Iodine-131 is widely used for radionuclide therapy because of its β-particle and for diagnostic imaging employing its principal gamma ray. Since that principal gamma ray has the relatively high energy of 364 keV, small animal single-photon emission computed tomography (SPECT) imaging systems may be required to possess the ability to image such higher energy photons. The aim of this study was to investigate the possibility of imaging I-131 using its 284 keV photons instead of its 364 keV photons in a small animal SPECT imaging system dedicated to the detection of low-medium-energy photons (below 300 keV).The imaging system used was a commercially available preclinical SPECT instrument with CZT detectors that was equipped with multi-pinhole collimators and was accompanied by a CT imager. An energy window for I-131 imaging was set to a photopeak of 284 keV with a low abundance compared with 364 keV photons. Small line sources and two mice, one of each of two types, that were injected with NaI-131 were scanned.Although higher counts occurred at the peripheral region of the reconstructed images due to the collimator penetration by the 364 keV photons, the shape of the small line sources could be well visualized. The measured spatial resolution was relatively poor (~1.9 mm for full width at half maximum and ~3.9 mm for full width at tenth maximum). However, a good linear correlation between SPECT values and the level of I-131 radioactivity was observed. Furthermore, the uptake of NaI-131 to the thyroid gland for the two mice was clearly identified in the 3D-SPECT image fused with the X-ray CT image.We conclude that the use of an energy window set on the photopeak of 284 keV and the multi-pinhole collimator may permit I-131 imaging for a preclinical CZT-SPECT system that does not have the ability to acquire images using the 364 keV photons.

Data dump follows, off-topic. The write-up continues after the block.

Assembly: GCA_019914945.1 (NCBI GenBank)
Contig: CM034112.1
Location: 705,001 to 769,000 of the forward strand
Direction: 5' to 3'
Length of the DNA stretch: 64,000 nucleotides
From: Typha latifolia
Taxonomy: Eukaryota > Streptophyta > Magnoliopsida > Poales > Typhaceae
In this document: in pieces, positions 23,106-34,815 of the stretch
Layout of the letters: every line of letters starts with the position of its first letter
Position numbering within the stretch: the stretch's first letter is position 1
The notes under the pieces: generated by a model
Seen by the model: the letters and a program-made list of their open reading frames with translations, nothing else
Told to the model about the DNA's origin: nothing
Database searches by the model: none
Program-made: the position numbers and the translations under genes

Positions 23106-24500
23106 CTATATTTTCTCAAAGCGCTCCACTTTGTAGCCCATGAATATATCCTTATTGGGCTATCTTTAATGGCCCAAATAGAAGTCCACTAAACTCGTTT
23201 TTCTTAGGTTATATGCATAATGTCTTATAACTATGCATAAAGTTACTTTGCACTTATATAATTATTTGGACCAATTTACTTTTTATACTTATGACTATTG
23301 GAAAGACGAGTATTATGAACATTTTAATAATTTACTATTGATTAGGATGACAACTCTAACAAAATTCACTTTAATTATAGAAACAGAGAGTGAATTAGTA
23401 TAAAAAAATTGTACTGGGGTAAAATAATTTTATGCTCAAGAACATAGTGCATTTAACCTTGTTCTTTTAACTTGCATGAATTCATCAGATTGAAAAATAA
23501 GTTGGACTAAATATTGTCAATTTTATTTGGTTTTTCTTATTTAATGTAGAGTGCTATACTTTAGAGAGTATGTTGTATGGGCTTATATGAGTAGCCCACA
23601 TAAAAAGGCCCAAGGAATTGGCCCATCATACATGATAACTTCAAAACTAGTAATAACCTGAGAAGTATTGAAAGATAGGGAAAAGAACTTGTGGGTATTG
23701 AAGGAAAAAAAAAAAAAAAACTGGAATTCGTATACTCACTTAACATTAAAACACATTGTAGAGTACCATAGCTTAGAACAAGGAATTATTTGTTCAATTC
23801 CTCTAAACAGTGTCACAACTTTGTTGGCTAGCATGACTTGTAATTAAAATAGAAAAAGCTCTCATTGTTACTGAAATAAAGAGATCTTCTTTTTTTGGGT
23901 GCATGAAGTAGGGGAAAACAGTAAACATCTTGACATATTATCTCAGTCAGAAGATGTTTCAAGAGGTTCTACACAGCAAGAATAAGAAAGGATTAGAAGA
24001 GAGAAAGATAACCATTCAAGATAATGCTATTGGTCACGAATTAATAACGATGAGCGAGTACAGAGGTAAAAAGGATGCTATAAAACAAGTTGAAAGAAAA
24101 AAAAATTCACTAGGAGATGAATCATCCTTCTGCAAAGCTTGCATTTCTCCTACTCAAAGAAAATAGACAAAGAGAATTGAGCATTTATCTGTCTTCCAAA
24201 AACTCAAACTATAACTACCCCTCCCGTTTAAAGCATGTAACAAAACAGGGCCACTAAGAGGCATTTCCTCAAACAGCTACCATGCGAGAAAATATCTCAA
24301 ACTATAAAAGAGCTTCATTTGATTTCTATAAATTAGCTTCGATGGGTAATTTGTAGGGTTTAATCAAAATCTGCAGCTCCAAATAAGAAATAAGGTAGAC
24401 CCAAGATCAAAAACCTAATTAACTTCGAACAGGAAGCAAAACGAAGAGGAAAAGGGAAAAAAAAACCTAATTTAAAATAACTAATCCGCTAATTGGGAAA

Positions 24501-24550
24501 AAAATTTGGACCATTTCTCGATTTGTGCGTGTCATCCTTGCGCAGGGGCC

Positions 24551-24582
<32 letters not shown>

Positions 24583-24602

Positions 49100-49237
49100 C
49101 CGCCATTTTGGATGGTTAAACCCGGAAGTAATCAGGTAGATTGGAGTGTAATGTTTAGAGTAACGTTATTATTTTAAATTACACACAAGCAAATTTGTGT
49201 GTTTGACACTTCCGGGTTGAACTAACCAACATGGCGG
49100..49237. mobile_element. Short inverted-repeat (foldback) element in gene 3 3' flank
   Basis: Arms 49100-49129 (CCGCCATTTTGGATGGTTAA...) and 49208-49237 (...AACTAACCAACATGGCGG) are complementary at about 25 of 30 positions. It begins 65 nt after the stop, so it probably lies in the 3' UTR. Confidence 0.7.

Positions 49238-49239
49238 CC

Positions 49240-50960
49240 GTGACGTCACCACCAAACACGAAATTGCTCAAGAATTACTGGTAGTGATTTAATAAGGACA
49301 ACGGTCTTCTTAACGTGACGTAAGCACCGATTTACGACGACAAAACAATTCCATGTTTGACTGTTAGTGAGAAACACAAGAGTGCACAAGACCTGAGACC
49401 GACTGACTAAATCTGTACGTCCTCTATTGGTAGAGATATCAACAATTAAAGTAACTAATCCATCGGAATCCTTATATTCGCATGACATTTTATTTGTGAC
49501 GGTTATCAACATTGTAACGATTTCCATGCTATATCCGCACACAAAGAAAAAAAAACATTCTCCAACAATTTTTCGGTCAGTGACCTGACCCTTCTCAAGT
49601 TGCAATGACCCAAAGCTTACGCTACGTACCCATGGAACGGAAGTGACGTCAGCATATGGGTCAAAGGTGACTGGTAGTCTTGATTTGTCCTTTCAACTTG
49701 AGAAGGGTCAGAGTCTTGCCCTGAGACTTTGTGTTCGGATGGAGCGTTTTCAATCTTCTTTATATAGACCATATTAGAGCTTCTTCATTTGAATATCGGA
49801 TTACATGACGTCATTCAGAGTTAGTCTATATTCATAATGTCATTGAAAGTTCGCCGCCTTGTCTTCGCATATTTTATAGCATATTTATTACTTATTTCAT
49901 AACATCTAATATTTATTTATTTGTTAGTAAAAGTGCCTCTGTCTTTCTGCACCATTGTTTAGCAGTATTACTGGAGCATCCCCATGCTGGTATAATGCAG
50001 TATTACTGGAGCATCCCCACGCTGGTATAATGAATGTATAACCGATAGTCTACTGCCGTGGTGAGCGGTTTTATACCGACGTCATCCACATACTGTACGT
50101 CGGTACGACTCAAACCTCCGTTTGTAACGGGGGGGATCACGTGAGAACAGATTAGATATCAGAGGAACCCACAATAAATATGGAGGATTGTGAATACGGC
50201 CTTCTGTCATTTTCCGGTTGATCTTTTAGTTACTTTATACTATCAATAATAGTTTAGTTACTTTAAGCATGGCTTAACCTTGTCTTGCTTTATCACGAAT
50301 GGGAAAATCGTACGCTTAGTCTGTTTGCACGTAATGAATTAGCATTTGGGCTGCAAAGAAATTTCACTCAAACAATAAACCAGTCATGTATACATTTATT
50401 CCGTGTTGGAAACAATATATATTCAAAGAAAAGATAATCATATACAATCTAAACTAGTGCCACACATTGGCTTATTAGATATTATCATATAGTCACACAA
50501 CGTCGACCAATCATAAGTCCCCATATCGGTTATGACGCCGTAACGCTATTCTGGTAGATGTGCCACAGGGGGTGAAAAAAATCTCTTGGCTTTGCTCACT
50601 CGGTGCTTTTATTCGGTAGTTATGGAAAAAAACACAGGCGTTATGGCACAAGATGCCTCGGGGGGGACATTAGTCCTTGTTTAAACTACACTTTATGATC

Keywords: A small animal CZT-SPECT system; Iodine-131 imaging; 284 keV photons
Acknowledgements to reviewers (176-178).